I’d done this once before, sure, and it was exhilarating in that kind of “wow, that-was-great-but-would-I-really-want-to-do-it-again-kind-of-way.”
Turns out, the answer is a wobbly yes.
Montafon, the quieter area of Vorarlberg in west Austria, loves its outdoors. In winter there’s skiing and snowboarding, naturally, and summer sees the usual hiking, climbing and mountain biking you’d expect to find in the Alps. Yet there are new kinds of adventures available, like this purpose-built klettersteig route and an indoor climbing centre for when the weather moves from unpleasant to downright vile.
When that happens, there’s also käsespätzle, the local cheesy dish to warm you from the inside. I had my first taste of käsespätzle in Schruns, a village so small the receptionist refused to give me a map.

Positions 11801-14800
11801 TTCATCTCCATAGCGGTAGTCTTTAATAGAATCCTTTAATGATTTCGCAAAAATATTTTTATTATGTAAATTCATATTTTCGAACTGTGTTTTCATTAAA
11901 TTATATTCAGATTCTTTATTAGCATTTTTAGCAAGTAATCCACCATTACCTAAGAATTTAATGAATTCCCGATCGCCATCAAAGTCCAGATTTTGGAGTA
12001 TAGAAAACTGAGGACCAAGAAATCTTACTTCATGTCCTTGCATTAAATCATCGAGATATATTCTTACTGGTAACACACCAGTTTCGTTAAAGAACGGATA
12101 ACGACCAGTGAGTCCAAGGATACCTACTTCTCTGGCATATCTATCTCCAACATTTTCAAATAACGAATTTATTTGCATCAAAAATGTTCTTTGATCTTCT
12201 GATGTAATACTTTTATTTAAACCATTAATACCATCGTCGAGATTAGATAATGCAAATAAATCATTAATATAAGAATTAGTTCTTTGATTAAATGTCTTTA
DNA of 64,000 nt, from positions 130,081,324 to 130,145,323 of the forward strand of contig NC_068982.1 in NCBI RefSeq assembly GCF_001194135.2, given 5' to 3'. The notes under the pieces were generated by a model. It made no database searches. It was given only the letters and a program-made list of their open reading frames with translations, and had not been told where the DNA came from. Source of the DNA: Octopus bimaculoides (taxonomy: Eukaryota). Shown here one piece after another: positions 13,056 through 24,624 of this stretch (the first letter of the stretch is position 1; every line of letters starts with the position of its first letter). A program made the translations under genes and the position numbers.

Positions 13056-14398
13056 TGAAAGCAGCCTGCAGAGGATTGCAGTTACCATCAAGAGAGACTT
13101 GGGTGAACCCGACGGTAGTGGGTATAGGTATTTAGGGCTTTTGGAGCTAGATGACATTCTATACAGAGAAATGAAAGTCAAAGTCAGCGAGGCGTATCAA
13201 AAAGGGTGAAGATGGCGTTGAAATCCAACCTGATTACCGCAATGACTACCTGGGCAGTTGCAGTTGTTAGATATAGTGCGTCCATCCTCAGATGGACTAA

“It’s Schruns,” she told me. “Cross the river and walk past the church and you’ll find anything you want.”
She was right. Despite its size, Schruns does have a lot. Babbling stream, check. Characterful church with domed roof, check. Wellness spa, cafe and museum of local culture, check, check, check.
It also has, as I discover a short while later, clinging on for dear life, a purpose-built klettersteig within driving reach of the town.
Actually, klettersteig has that perfect blend of adventure. The harness and clips should save you from serious harm should the worst arise. Yet most of the time it gives those untrained in mountain climbing (aka me) a taste of scrambling up that slippery rock. A foothold here, a reach there, a mind over matter exercise all the way through.
“Look down,” says Lukas at a certain point. Two words I try to ignore. “Look how high you are and how far you’ve come.” Knuckles whitening, I do look down. That’s when I see the people waving. “Want to really give them something to look at?” he asks. “Abseil down from here.”